Teaching, like nursing used to be thought of as “women’s work”. I remember my own father saying that it was a good way for a woman to combine a job and family responsibilities. I also remember my first salary as a teacher, $5,200. The world of work for women has changed dramatically since then. Many of those early attitudes, however, linger.
I became curious about the comparative status of the teaching profession with similar occupations. Salaries, benefits, and hours/days worked are figured in. How do you compare teachers’ and pilots’ work time? These are not idle issues. They are at the heart of attacks on teacher unions and the teaching profession. What is fair; what should change?
TEACHERS’ SALARY COMPARISONS
Let’s look at some 2012-13 data provided by the National Education Association (NEA) on salaries.
- The national average for beginning salaries was $36, 141. Florida’s was slightly below average at $35,166.
- 12 states had starting salaries at $40,000 or higher.
- New Jersey had the highest starting salary at $48,361 and Montana was the lowest at $27,274.
The average national salary for all elementary teachers is $56,830 and is $59,180 for secondary education not including special education and career technology. Florida’s average salary is $47,950 with eight districts paying between $50-$60,000. Holmes County is lowest at $33,190.
Salary schedules traditionally have been based on a combination of academic qualifications and experience. The school reform effort is pushing salaries based on a combination of performance evaluations and student achievement gains. Differentiated pay and/or bonuses may be awarded for teaching in ‘at risk’ schools and hard to fill certification areas. Some states have dropped tenure e.g. newly hired teachers in Florida are given contracts.
Teacher contracts are changing. In some states like Florida, teachers without tenure may be hired on renewable three to five year contracts or as ‘at will’ employees. These ‘at will’ employees are basically temps. They can be fired at any time without cause. Most of these teachers receive no additional benefits beyond those required by federal law. Their retirement systems might include a 401k type fund that is voluntary for both teachers and schools. Most charter schools in Florida operate under ‘at will’ contracts. Many ‘at will’ contracts have limited provisions for pay increases due to experience. This practice often creates a trade off between high teacher turnover and lower school operating costs.
CHANGE IN SALARIES OVER TIME
Comparing teaching with those having similar skill requirements: teachers, accountants, nurses, computer programmers, clergy, personnel officers and vocational counselors is disturbing. The Economic Policy Institute report (EPI) highlights follow:
- Since 1979, wages have dropped relative to workers in similar fields by 18.5% among women and 9.3% among men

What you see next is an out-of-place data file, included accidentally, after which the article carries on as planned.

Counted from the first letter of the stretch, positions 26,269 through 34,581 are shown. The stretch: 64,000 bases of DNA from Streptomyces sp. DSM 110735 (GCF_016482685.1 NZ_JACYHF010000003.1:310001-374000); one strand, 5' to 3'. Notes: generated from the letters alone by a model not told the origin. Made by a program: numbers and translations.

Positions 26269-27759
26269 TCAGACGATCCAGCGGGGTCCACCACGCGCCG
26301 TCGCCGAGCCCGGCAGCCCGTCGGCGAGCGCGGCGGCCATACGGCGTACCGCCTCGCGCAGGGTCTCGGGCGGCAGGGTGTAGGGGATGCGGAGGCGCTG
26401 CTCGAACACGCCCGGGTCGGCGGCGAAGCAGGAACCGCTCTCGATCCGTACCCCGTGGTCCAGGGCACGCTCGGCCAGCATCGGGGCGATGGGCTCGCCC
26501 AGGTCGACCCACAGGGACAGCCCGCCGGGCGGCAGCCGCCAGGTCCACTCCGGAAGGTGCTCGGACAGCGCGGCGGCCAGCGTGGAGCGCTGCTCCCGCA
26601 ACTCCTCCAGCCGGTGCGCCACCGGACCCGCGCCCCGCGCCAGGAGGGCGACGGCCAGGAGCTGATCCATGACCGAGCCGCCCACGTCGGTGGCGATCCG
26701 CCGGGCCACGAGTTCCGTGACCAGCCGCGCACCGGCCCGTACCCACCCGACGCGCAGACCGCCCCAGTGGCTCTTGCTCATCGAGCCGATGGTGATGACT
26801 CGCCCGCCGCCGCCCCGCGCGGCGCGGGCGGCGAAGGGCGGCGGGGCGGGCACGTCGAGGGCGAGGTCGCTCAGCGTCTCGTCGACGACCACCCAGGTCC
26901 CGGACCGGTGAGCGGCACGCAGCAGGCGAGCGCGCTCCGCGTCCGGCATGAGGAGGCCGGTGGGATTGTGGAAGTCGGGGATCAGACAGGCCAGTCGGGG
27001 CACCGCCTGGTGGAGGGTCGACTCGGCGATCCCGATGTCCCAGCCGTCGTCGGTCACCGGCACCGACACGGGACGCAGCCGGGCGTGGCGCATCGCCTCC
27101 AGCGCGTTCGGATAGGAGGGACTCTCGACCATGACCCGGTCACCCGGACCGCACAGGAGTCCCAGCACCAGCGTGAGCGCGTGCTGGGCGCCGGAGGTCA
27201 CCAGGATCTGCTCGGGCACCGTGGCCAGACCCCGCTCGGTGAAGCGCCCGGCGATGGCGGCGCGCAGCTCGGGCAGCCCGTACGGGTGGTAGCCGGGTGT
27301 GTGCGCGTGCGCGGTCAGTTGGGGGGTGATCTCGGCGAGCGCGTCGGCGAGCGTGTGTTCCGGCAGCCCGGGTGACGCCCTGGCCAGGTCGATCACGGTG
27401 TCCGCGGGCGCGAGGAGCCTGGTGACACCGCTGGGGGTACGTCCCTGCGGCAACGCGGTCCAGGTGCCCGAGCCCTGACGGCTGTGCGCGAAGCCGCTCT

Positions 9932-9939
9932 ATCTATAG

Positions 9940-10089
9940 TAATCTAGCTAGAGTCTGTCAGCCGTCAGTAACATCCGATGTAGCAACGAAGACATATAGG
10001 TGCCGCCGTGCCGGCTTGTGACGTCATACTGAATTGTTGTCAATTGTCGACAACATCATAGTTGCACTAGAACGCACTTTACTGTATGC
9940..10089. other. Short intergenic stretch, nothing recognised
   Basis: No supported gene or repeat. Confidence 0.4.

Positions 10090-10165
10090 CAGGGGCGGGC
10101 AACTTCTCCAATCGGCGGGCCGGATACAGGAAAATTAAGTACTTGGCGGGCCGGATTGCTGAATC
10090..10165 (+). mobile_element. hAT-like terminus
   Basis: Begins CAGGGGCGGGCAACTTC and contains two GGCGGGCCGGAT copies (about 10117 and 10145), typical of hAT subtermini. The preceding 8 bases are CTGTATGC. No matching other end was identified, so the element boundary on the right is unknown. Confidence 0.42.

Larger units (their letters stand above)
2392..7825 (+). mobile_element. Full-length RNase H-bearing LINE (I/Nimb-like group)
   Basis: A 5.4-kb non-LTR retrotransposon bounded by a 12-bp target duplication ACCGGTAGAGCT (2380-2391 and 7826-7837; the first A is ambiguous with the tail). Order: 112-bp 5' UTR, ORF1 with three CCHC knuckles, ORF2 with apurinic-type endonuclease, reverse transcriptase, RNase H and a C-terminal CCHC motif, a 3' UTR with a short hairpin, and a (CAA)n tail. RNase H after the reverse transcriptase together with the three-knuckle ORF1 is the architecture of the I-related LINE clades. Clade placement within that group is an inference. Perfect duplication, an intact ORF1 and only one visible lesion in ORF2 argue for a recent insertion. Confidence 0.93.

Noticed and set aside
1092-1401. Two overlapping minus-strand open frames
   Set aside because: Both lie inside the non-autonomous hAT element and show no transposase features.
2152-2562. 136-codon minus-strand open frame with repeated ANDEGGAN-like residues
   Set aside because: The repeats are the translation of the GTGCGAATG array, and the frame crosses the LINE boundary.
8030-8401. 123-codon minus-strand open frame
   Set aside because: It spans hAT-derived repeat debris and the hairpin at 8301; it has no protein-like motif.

- Teachers have somewhat better (+1.4%) benefits than comparable workers, but this is offset for those who do not receive social security.
- There are vast differences in the way work time is measured among professionals (e.g. pilots and teachers) that obscure a 23.4% advantage for other professionals relative to teachers. Measuring time accurately outside the workplace is not possible. (The number of hours allocated specifically to instruction also varies within states even though the total number of days required in a year may be set by the state. Administrative requirements, planning time, parent and student consulting time e.g. vary as well. In addition, the work load associated with grading student work is often not factored into estimates of work load.)
MYTHS AND FACTS ABOUT EDUCATOR PAY
NEA counters common assumptions about teacher pay and adds detail to the EPI report summarized above. For example,
- Teachers are measured by days worked (e.g. 190) divided by five, resulting in 38 weeks. The other professions are measured by days paid (work days plus paid vacations, holidays, and breaks).
- Teachers have summers off. NEA reports teachers must earn recertification credit on their own time while other professions often allow work time for this purpose. (The NEA arguments that teachers work in the summer, while often true, does not factor in the amount of money earned in the summer to offset differences in salary among related professions.)
NEA arguments include the fairness of salary schedules and the need for certification, tenure, and benefits. The final myth, that teachers love children so they should not expect high pay, seems so dated. Unfortunately, a year or so ago I was talking with some state education officials who literally made that argument.
There are undoubtedly many equitable ways to accomplish attracting and retaining highly qualified teachers. This is a time for increased public awareness of the tradeoffs these policies have on the teaching profession.
We can ask some questions:
- How much instructional time is needed to meet expectations for student achievement?
- What proportion of a school year is actually allocated for instruction?
- Are salary plans adequate to attract and retain teachers in difficult to fill positions?
- Are district hiring, retention, and dismissal practices effective in securing a highly qualified staff?
- Do district budget allocations represent a reasonable balance between administrative and instructional needs?
- Where does the funding come from, and where is it allocated?
These are contentious issues. Chicago’s teachers went on strike over minor raises when the number of days in the school year were increased. Teachers in Washington state just settled a strike. The state legislature would not fund changes ordered by their state Supreme Court. Teachers also had concerns over limited recess time for students and their own low salaries. In both suits, the teachers won. These are battles, but the war rages on across the country.